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Readers are asked to send a note of any misprints or mistakes that they spot in this poem to editor@pnreview.co.uk

This poem is taken from PN Review 266, Volume 48 Number 6, July - August 2022.

Jacky Fleur Adcock
i.m. Jacqueline Simms, 1940–2021

Let’s go back in time, Jacky,
now that the present is not much fun,
to the menagerie you proposed,
entitled The Oxford Book of Creatures.

The range would be from whale to amoeba,
we agreed: Moby Dick to Cell DNA.
The whole of literature was eligible,
although with a limit on dogs and cats,

I was to find the poems, you the prose.
I plodded through alphabetical shelves
in libraries. You consulted friends,
and turned the project into a party.

Our final editorial meeting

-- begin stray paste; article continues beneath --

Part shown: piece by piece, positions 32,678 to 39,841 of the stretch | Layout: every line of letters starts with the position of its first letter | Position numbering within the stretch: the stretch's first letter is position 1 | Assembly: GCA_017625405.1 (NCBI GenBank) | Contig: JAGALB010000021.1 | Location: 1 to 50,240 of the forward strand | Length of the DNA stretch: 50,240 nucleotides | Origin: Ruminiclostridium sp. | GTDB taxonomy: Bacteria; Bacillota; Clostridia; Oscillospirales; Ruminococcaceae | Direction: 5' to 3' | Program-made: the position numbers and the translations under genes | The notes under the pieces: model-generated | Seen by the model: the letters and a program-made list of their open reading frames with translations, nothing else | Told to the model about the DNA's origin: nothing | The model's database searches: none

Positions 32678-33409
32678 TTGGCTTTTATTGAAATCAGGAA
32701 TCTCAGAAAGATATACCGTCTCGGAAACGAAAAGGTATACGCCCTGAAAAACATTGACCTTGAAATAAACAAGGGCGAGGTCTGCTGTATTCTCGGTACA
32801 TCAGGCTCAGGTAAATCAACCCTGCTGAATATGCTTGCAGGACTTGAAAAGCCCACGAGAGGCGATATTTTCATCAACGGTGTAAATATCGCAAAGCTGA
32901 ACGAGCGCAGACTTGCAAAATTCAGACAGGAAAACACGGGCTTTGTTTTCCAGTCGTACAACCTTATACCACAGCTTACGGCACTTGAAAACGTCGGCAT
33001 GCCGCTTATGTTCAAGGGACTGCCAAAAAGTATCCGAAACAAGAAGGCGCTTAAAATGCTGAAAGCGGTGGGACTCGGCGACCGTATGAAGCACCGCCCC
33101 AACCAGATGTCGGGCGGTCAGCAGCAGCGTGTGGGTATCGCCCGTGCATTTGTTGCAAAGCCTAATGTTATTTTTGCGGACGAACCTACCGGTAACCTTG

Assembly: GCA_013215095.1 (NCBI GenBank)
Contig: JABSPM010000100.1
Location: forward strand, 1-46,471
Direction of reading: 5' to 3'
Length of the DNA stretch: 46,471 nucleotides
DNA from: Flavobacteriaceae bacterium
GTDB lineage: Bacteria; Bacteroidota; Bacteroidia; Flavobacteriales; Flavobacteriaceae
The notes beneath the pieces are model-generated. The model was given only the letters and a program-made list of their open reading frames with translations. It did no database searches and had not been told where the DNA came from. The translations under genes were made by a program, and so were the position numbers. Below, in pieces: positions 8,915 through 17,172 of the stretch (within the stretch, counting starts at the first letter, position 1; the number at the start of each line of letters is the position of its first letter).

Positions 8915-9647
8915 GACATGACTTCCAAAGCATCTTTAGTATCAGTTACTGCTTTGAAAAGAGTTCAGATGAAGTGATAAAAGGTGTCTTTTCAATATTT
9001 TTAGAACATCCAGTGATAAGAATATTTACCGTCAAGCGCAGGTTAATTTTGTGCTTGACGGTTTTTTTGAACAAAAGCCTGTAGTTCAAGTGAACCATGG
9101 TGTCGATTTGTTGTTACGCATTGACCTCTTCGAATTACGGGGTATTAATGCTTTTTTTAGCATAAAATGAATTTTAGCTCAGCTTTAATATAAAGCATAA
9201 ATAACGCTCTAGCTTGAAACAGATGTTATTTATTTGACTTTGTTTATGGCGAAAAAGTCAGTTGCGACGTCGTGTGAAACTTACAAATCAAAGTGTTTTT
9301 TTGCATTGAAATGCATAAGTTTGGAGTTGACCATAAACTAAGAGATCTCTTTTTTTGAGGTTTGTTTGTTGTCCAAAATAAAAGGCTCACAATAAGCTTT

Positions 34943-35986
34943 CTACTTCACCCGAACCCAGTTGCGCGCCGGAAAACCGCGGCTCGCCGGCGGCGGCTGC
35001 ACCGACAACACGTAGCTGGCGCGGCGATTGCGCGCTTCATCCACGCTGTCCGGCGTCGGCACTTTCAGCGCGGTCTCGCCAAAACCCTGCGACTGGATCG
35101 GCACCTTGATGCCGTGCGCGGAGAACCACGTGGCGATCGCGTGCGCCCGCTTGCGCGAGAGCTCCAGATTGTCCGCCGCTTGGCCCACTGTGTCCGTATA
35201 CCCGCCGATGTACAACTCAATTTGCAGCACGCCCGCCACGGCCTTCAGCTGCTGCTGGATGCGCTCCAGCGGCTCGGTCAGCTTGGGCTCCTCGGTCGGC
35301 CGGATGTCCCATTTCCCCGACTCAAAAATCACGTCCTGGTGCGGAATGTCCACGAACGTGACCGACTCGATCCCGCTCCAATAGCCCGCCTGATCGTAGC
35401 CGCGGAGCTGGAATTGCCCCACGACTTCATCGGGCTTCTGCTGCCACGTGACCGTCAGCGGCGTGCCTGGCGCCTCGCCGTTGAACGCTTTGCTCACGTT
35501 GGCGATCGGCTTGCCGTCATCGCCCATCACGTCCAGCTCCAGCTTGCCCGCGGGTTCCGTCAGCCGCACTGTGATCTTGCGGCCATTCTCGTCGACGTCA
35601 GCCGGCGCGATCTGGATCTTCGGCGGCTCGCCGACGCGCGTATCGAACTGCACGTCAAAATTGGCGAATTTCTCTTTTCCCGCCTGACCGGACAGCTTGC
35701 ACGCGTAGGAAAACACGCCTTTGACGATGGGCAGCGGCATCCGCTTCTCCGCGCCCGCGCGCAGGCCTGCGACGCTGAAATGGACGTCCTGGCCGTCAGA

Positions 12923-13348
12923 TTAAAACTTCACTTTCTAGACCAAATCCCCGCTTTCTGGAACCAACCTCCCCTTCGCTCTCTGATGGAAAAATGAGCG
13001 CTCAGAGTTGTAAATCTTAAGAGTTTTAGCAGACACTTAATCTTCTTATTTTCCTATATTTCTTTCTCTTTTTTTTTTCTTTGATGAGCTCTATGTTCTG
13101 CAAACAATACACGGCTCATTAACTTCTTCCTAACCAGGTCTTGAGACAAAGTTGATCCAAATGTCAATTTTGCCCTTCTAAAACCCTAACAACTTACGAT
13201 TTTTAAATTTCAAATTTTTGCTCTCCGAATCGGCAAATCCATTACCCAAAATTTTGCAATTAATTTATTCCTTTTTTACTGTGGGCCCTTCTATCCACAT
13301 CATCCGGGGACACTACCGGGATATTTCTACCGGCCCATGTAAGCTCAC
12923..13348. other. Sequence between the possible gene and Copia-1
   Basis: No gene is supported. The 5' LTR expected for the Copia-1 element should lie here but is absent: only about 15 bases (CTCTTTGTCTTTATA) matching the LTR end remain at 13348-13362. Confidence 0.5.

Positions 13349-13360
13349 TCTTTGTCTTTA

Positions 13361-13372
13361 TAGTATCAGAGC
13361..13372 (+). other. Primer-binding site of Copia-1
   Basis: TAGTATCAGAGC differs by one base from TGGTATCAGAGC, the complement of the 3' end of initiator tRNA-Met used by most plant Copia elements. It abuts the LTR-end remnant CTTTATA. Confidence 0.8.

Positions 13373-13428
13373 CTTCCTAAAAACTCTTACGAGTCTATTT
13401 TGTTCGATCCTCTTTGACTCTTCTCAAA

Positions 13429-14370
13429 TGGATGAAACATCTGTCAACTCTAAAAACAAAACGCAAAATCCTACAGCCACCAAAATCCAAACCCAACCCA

was like a horizontal version of
varnishing day at the Academy,
with photocopies as the exhibits;

they spread all over the floor of my study
in loops and chains and winding circuits,
overlapping, sparking connections,
wandering in and out of categories.

We crawled among them, tweaking the order,
introducing them to each other:
Darwin and Pliny and DH Lawrence,
Beatrix Potter in bed with some fleas,

Richmal Crompton’s William leading
a posse of rats; one of  Drake’s mariners
dining on a ‘a fowl whose flesh is like
a fat goose’. (We call it a penguin.)

I’ll sit with your checked rug over my knees
(who else would think of arriving for lunch
with a rug instead of flowers?) Thank you,
dear Jacky, for inviting me aboard your ark.

This poem is taken from PN Review 266, Volume 48 Number 6, July - August 2022.



Readers are asked to send a note of any misprints or mistakes that they spot in this poem to editor@pnreview.co.uk
Further Reading: - Fleur Adcock More Poems by... (11) Articles by... (2) Reviews of... (11)
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